A sideport channel 60 is in fluid communication with and extends from the channel 13 and is angled toward the bottom 15. A boss 62 extends downward toward the bottom 16, i.e., perpendicular with respect to the axis of the first portion 16 so as to prevent the tubing 64 from possibly interfering with any insertion operations at the top 14 and is in fluid communication with the sideport channel 60 and connects to a sidepert tubing 64, which is connectable to a conventional stopcock 66 or other device. Optionally, as shown in FIGS. 6 and 7, the boss 62 is rotated about 90° (although any suitable angle will suffice) in order to be orthogonal with respect to the cannula and the top 14. It is also possible to eliminate the sideport channel 60 and boss 62 altogether, if desired.
A conventional straight dilator can be used or one can adapted for use with the present invention, as shown in FIG. 8, by molding a dilator 70 with an angled bend, generally designated at 72, which matches the angle of the body 12. The angled dilator 70 design permits easier introduction of the dilator into the sheath introducer 10 and reduces the possibility of kinking. Although the angle of the dilator 70 is not critical, it is desirable for the angle to be compatible with the angle of the body 12.
The sheath introducer 10 of the present invention is optimally used in a TIPS procedure although other catheterization procedures can employ the invention. Such procedures have been described in the literature and are well known in the art. Briefly, however, a blood vessel (such as the jugular) is located by palpating the skin above the desired vessel. A needle is inserted into the vessel. A guidewire is introduced through the needle and into the vessel. The needle is then removed leaving the guidewire in place. A vessel dilator 70 with a tapered end slides into a sheath introducer 10 via the hole 34 (as shown in FIG. 9) and both advance over the wire. The dilator 70 and sheath introducer 10 are then inserted into the vessel. The vessel dilator 70 and wire are then removed leaving the cannula 50 of the sheath introducer 10 remaining in the vessel.
While the sheath introducer 10 of the present invention is maintained at the entry site, other objects may be inserted and withdrawn from the access port 24, such as but not limited to stents, catheters, shunts, needles, syringes, and the like. The angled body 12 of the present invention permits easier insertion of objects into the hole 34 because the hole 34 is angled away from the skin and the neck area. It also improves catheter manipulation, patient comfort and reduces the likelihood of cannula damage or kinking. The offlet of the cannula 50 from the body 12 minimizes the bend between the body 12 and the skin. The angled and/or rotated sideport boss 62 permits unobstructed access to the hole 34.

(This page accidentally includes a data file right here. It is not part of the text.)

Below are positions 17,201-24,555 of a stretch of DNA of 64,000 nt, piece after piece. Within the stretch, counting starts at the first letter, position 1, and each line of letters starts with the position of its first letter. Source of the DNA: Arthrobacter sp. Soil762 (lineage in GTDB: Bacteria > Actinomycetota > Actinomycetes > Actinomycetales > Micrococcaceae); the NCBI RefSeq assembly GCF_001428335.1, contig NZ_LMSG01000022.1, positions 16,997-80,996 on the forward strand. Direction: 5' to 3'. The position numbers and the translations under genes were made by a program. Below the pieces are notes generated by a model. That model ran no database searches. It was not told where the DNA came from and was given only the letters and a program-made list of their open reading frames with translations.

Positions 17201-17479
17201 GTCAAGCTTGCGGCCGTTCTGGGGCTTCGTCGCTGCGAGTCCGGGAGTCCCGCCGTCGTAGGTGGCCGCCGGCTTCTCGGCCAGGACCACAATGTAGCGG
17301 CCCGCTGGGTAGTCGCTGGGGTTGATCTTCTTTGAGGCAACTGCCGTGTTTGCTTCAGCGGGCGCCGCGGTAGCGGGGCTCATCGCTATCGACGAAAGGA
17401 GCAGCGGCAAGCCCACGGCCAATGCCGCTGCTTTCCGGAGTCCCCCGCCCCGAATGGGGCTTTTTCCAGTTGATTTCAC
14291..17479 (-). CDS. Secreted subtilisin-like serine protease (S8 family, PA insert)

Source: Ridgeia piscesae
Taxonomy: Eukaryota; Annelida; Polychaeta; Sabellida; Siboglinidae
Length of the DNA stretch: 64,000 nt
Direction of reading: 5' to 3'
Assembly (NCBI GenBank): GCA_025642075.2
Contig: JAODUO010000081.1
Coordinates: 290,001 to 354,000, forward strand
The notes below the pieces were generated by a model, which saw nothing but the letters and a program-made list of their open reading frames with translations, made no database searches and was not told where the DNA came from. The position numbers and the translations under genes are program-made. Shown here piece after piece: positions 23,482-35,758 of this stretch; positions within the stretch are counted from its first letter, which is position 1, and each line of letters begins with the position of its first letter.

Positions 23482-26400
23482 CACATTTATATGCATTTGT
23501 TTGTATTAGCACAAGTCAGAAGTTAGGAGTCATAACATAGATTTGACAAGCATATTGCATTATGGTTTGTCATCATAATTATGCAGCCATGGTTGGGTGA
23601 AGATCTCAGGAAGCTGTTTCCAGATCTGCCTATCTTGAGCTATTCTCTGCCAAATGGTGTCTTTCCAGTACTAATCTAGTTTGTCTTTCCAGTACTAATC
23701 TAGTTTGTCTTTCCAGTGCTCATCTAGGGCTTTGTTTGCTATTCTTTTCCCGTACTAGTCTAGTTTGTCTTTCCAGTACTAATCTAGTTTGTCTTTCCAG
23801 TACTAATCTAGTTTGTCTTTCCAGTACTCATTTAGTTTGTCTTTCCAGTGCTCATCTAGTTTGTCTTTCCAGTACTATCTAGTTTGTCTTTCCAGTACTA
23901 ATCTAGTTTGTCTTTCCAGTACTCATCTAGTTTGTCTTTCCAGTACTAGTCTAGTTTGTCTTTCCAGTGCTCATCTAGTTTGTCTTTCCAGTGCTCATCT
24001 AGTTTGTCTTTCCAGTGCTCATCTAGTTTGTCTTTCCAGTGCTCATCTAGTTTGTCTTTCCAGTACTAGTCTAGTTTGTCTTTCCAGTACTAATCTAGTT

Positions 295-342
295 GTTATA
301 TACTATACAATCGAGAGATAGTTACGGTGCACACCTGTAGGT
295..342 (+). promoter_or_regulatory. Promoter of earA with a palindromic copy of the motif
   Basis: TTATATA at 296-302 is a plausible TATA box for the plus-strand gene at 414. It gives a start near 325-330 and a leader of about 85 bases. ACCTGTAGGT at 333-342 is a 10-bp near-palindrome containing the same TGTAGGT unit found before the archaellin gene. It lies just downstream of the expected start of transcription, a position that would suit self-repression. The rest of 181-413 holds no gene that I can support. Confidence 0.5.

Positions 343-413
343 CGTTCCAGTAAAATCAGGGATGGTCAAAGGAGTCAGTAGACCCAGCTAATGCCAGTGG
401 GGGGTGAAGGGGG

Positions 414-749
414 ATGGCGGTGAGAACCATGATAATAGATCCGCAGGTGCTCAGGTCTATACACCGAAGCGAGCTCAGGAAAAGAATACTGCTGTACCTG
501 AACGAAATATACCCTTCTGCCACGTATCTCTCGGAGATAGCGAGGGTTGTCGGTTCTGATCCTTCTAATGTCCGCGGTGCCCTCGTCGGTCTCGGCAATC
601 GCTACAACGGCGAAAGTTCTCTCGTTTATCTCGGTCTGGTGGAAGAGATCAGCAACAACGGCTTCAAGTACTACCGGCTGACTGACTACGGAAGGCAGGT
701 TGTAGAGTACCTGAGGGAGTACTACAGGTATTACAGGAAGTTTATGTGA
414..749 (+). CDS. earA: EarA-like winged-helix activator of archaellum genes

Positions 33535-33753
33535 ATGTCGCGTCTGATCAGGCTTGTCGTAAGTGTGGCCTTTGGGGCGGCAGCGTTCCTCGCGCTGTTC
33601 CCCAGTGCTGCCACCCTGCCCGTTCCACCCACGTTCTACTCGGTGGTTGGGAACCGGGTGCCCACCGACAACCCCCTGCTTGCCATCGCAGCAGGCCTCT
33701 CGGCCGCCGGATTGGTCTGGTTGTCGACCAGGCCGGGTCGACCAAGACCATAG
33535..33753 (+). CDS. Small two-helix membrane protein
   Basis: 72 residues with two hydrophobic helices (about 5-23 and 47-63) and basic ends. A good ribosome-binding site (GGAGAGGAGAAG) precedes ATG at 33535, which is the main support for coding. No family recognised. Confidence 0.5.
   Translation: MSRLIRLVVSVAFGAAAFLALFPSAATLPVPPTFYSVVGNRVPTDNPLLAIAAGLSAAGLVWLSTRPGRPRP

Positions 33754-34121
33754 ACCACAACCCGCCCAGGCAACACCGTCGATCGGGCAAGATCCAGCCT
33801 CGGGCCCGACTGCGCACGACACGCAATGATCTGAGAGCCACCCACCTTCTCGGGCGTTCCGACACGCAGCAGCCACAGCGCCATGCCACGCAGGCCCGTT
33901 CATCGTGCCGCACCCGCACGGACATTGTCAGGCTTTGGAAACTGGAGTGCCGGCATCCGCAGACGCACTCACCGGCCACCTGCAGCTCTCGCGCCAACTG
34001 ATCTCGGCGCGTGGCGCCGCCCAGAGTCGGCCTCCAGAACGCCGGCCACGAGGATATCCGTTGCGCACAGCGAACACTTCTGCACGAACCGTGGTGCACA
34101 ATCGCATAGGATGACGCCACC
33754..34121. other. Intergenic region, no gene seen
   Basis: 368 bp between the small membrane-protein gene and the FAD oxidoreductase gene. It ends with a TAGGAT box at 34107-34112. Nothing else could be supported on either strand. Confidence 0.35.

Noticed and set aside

While the invention has been described in connection with certain preferred embodiments, it is not intended to limit the scope of the invention to the particular forms set forth, but, on the contrary, it is intended to cover such alternatives, modifications, and equivalents as may be included within the spirit and scope of the invention as defined by the appended claims.
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|U.S. Classification||604/264, 604/171, 604/284, 604/164.1|
|International Classification||A61M25/06, A61M25/00|
|Cooperative Classification||A61M25/0097, A61M25/0662|
|Jun 20, 1994||AS||Assignment|
Owner name: NOVOSTE CORPORATION, GEORGIA
Free format text: ASSIGNMENT OF ASSIGNORS INTEREST;ASSIGNORS:HILLSTEAD, RICHARD A.;MUHLESTEIN, JOSEPH BRENT;REEL/FRAME:007030/0812;SIGNING DATES FROM 19940527 TO 19940608
|Oct 20, 1999||FPAY||Fee payment|
Year of fee payment: 4
|May 22, 2003||FPAY||Fee payment|
Year of fee payment: 8
|Oct 29, 2007||REMI||Maintenance fee reminder mailed|
|Apr 23, 2008||LAPS||Lapse for failure to pay maintenance fees|
|Jun 10, 2008||FP||Expired due to failure to pay maintenance fee|
Effective date: 20080423